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World wind energy council established
1 August 2001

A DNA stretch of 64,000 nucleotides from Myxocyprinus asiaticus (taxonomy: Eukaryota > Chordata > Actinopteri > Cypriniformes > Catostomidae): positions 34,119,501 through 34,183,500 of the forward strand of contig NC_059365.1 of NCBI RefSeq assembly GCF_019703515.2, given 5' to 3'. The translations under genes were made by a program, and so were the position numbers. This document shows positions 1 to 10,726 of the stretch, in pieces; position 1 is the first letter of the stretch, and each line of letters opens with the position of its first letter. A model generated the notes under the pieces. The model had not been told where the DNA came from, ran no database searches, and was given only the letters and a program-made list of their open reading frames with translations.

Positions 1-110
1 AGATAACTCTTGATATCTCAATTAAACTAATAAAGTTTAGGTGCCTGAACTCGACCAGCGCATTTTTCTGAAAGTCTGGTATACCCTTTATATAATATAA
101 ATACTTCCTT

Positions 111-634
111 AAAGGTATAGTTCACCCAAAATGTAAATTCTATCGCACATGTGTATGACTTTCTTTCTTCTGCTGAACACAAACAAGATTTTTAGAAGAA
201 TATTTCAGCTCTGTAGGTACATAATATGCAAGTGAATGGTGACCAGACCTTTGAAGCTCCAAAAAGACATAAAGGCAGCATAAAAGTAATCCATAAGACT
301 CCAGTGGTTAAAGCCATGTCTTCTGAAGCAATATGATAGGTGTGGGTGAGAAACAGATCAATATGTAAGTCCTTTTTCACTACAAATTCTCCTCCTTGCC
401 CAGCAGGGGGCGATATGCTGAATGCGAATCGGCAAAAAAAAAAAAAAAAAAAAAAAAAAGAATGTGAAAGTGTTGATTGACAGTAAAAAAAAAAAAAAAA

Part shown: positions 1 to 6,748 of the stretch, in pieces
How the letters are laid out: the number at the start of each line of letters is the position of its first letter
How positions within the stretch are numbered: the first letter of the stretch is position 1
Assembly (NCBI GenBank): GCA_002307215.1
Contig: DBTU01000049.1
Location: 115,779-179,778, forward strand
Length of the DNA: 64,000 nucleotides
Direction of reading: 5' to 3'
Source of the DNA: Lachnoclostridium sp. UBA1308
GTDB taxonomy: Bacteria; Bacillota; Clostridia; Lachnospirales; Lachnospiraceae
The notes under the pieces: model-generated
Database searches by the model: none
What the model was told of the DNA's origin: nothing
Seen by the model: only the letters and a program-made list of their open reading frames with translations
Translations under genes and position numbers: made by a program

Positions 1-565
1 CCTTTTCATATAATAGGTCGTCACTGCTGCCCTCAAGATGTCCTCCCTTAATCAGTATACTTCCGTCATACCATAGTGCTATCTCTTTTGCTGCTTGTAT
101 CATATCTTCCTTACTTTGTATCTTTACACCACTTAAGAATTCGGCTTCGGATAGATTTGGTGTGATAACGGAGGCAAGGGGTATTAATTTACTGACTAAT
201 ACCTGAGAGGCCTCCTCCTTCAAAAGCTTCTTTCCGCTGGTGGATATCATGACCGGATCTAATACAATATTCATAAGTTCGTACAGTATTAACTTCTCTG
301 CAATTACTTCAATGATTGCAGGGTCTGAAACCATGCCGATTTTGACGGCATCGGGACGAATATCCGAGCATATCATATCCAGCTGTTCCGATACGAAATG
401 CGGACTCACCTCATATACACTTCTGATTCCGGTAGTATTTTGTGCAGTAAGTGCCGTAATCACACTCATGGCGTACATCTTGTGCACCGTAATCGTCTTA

Renewables lobby group Eurosolar, led by German politician and renewables campaigner Hermann Scheer, is behind the foundation in July of what the group refers to as a World Council for Renewable Energies. The "council" is described by Eurosolar as "an independent global network" of non-governmental organisations "acting in the field of renewable energies, environment protection and development aid." Its members, claims Eurosolar, include companies and scientific institutes, though neither the European Wind Energy Association (EWEA) nor the American Wind Energy Association (AWEA) are supporters. The world council was founded at a conference in Berlin in July dedicated to the promotion of global technology transfer for renewables. This conference, with 400 participants, called for governments to found an International Agency for Renewable Energies, to be dubbed IRENA. The conference said it was unacceptable that governments paid millions to support the international Atomic Energy Agency and the transfer of nuclear technology to developing countries, but there was no similar institution for renewables. Germany is seen as being "the appropriate country for the seat." The world council initiative appears to be closely connected with the founding on July 1 of a World Wind Energy Association (WWEA) by Danish national Preben Mægaard, a member of Eurosolar. Mægaard has made a name for himself as a fierce opponent of market-based support mechanisms for renewables in developed markets; green credit trading will be a "disaster" for Denmark, he says. The founding members of the WWEA include 12 minor wind associations from developing countries or countries without wind markets, with the notable exceptions of the Japanese, Australian and German wind energy associations. Explaining the reason for the participation of the South African Wind Energy Association in the initiative, SAWEA's Herbert Oelsner says that little help in the way of funding has been forthcoming from established groups like EWEA and AWEA. "This was the first lifeline or ray of hope going," he says: "The first real action from the developed nations to the north to acknowledge the desperate need for help to the underdeveloped south."
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